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Why patient safety is paramount in patient trials

14 May 2021


As medicines become more personalised, drug development processes become more precise. It will soon be common to conduct Phase I trials directly with the target population bypassing the typical trials with healthy volunteers. Not only does this mean that less volunteers are needed in the drug development process, but the development time is reduced - as are the associated costs.

It is important to remain cautious when embarking on a Phase I trial with patients. The long established and robust tool kit that is applied to healthy volunteer trials will not be transferable to patient populations where their medical conditions or co-morbidities may cause them to react differently to medicines, the usual biomarkers no longer apply.

Principal Investigators must use all available, relevant data when conducting the trial. It is crucial to learn from non-clinical data ensuring all known risks are managed before first in human trials commence. Patients must be fully informed of the risks before consenting to participate.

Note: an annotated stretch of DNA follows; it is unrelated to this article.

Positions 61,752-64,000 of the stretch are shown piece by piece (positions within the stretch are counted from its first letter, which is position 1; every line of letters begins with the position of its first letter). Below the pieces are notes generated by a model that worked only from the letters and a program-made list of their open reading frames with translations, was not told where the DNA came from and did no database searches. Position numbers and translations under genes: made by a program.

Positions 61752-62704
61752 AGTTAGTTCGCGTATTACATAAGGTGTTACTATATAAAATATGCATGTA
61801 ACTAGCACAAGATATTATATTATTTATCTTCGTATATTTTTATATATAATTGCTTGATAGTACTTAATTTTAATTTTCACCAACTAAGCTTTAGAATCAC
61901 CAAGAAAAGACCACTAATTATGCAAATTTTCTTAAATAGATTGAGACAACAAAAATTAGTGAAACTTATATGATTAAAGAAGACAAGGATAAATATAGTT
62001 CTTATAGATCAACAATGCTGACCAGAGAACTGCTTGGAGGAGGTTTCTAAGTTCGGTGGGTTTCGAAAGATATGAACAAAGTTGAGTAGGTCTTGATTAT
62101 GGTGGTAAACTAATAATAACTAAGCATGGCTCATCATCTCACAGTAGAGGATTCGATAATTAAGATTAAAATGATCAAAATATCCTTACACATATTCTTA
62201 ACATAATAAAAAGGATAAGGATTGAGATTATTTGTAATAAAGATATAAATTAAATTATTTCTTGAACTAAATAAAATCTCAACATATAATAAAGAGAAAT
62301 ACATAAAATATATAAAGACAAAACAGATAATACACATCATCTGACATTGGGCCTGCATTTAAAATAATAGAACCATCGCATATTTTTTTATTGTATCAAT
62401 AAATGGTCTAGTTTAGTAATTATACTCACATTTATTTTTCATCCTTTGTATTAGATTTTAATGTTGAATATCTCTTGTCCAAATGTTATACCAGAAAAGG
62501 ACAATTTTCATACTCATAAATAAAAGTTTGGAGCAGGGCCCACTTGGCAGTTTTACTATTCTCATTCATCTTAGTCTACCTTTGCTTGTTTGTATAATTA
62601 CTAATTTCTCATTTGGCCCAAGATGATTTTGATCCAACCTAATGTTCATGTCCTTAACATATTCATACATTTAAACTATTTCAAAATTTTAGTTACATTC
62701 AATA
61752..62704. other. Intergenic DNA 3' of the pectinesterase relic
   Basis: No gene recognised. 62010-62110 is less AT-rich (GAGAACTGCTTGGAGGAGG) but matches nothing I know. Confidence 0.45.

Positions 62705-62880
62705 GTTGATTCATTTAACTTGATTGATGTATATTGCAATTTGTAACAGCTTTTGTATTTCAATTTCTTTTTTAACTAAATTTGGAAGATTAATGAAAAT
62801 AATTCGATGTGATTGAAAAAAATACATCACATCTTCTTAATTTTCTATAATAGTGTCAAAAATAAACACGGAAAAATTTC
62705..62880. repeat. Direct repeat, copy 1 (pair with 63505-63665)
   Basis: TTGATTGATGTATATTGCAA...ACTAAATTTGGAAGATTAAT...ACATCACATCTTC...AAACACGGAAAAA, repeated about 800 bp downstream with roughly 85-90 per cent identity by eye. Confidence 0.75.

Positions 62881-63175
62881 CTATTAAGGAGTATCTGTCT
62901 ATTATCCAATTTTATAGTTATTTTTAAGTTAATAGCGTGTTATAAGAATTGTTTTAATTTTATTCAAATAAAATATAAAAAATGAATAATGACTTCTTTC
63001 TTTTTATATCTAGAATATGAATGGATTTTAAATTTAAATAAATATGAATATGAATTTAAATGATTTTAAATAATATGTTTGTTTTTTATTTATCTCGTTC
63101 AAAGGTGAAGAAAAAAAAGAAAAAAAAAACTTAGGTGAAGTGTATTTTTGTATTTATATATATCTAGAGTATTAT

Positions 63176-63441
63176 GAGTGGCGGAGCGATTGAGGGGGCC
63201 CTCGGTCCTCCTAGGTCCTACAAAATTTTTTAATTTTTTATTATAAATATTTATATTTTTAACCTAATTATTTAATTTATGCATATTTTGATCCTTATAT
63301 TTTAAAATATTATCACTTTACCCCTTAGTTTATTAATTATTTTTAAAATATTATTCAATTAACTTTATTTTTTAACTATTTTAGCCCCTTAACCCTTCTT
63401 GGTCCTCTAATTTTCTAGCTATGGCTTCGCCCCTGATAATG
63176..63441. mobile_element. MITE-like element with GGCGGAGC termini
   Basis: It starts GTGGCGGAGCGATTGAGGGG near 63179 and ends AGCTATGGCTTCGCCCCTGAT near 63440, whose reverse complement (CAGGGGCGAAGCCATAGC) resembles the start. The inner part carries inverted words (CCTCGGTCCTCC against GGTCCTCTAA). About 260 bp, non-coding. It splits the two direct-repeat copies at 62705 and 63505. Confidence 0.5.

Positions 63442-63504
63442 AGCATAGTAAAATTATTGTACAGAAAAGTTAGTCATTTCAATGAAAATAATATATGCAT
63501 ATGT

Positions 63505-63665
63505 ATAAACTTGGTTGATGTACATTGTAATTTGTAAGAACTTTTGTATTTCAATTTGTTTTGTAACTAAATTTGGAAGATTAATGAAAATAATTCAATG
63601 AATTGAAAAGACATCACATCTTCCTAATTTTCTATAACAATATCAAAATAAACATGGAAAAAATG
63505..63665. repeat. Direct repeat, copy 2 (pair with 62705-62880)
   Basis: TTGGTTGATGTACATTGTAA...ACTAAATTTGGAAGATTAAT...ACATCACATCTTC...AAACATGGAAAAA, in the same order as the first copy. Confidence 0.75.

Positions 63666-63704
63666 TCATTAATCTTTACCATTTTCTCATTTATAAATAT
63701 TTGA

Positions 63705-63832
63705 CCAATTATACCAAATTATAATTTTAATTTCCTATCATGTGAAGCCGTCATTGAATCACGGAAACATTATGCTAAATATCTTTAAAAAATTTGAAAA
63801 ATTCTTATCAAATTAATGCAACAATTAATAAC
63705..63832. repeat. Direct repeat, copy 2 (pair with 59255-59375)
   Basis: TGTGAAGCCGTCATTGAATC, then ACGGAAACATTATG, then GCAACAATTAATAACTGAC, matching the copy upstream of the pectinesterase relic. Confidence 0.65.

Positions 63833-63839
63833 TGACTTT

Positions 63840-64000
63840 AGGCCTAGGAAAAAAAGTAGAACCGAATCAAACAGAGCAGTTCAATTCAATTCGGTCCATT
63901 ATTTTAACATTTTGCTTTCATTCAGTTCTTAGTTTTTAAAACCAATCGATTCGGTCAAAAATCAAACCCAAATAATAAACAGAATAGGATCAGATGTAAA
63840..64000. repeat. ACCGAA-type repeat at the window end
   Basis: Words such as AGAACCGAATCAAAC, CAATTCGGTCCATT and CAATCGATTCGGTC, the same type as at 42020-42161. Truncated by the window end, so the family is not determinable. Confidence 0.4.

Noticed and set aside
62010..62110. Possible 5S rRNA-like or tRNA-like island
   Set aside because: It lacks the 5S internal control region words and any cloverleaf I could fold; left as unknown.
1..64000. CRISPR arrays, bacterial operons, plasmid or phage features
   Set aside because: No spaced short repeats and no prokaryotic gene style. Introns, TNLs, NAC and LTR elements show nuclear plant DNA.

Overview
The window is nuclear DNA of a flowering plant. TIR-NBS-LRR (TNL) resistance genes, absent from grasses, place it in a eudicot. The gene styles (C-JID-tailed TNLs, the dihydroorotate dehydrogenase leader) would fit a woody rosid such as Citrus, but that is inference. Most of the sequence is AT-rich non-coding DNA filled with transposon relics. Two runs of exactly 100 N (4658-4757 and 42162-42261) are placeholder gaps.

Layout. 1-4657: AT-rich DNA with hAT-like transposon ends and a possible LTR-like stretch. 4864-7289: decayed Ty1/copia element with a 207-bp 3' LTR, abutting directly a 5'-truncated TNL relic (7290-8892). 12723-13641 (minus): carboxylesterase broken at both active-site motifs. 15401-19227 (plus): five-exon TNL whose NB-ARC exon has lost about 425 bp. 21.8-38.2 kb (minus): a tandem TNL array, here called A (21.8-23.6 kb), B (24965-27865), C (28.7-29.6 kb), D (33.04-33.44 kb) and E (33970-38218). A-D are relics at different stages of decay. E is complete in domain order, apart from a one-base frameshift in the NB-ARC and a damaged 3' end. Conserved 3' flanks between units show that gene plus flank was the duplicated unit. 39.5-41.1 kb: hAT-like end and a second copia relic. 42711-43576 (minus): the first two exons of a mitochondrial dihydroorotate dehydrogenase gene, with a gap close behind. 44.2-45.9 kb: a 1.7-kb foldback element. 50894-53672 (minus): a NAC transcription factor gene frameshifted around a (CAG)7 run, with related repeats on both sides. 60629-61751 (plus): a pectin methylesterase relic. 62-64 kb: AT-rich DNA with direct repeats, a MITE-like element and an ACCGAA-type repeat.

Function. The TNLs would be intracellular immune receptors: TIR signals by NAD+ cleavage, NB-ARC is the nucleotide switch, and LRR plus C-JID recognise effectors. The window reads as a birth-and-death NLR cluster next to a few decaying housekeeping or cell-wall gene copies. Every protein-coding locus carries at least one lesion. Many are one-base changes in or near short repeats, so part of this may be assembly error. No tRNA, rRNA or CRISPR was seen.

Richmond Research Institute was born out of a partnership with St Georges University of London. The Institute is a not-for-profit organisation dedicated to drug safety research to improve and save lives. Our world-class research aims to explore the usefulness of potential new medicines, assesses the safety of existing medicinal products, provides the scientific insights to improve clinical trial methodologies and strategies for personalised medicines.

Read the New Scientist article in full

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